“…the amazing fact is that…[the totalitarian true believer] is…[unlikely] to waver [in his loyalty] when the monster begins to devour its own children and not even if he becomes a victim of persecution himself, if he is framed and condemned, if he is purged from the party and sent to a forced-labor or a concentration camp. On the contrary, to the wonder of the whole civilized world, he may even be willing to help in his own prosecution and frame his own death sentence if only his status as a member of the movement is not touched.”

Hannah Arendt, The Origins of Totalitarianism

Totalitarianism is a religion that never achieves what it promises. It creates a hell on earth in which many are sacrificed to the god of the state, but none are delivered into the brave new world they were promised. The more power the state is granted, the more corrupt become the individuals who operate the state machinery and the more the world descends into chaos. Totalitarianism must be avoided at all costs, but sadly this religion is seeing a modern-day revival. Politicians and others in positions of global power are vocal about their desire to re-make, re-build or re-set the world and the masses are expected to obey and to love the new society that is being forced upon them. If obedience does not come voluntarily, then force is being used with an alarming frequency.

“They want to be our shepherds. But that requires us to be sheep.”

Thomas Sowell, The Vision of the Anointed

In these times of tyranny we each face of choice: accept the false gods of the state and allow the totalitarians to lead us into what Aleksandr Solzhenitsyn calls the “land of smothered opportunities”, or resist.

“There is but one choice: to rise to the task of the age.”

Aleksandr Solzhenitsyn, Warning to the West

In the mid 20th century Carl Jung watched the religion of totalitarianism sweep across Europe, and his words serve as a call to action for all who see the perils we face:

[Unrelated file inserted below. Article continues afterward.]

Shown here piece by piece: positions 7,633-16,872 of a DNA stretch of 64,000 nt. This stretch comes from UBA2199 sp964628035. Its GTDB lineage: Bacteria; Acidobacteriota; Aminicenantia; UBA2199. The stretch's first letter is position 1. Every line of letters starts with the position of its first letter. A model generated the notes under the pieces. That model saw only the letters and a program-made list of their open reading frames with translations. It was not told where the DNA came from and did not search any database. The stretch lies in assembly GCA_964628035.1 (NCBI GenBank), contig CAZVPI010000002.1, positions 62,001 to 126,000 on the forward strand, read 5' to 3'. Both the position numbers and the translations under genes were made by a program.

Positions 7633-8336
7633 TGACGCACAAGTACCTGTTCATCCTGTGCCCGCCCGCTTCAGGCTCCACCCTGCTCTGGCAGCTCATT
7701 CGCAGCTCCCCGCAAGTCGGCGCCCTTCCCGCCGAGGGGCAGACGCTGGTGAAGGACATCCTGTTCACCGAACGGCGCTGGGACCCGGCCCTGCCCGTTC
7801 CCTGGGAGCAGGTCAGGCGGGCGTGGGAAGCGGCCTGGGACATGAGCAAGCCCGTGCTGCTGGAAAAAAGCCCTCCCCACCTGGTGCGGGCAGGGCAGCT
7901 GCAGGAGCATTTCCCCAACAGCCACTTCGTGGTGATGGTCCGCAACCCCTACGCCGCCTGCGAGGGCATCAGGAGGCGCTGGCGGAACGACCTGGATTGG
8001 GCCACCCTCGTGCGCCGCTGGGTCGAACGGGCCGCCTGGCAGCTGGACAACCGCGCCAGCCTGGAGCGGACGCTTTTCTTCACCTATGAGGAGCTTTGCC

“Where are the superior minds, capable of reflection, today? If they exist at all, nobody heeds them: instead there is a general running amok, a universal fatality against whose compelling sway the individual is powerless to defend himself. And yet this collective phenomenon is the fault of the individual as well, for nations are made up of individuals. Therefore the individual must consider by what means he can counter the evil.” 

Carl Jung, Civilization in Transition

What are some tactics we can use to counter this evil? We can stop allowing our children to be indoctrinated with totalitarian ideas. We can ostracize people who blindly obey the immoral commands of the state – for ostracism is one of the most powerful means of social influence. We can mock and ridicule the so-called “priestly” class of politicians and bureaucrats and point out their hypocrisy and the absurdity of their propaganda and lies. We can create and support technology, art, memes, videos, books, merchandise or music that informs, inspires, and spreads the message of freedom. Or we can help build and participate in the “counter economy”, which consists of all voluntary exchange that is conducted outside the controlling eyes of the totalitarian State. Simply put, we can strive to live as freely as possible in the recognition that while we singlehandedly cannot liberate the world, our own personal liberation creates ripples in society and serves as a powerful example for others.

In making the choice of whether to help resist the rise of the totalitarian religion we should recognize that the choice is not between complying and living an easy life versus resisting and inviting unnecessary hardship. For compliance to totalitarianism is the riskiest of choices as it is based on the naïve hope that this time will be different, that this time power won’t corrupt politicians and state officials, that this time the totalitarian monster will not devour its children and create a man-made hell on earth. But as Solzhenitsyn warned:

“There always is this fallacious belief: “It would not be the same here; here such things are impossible.” Alas, all the evil of the twentieth century is possible everywhere on earth.” (Solzhenitsyn, The Gulag Archipelago)

Aleksandr Solzhenitsyn, The Gulag Archipelago

Further Readings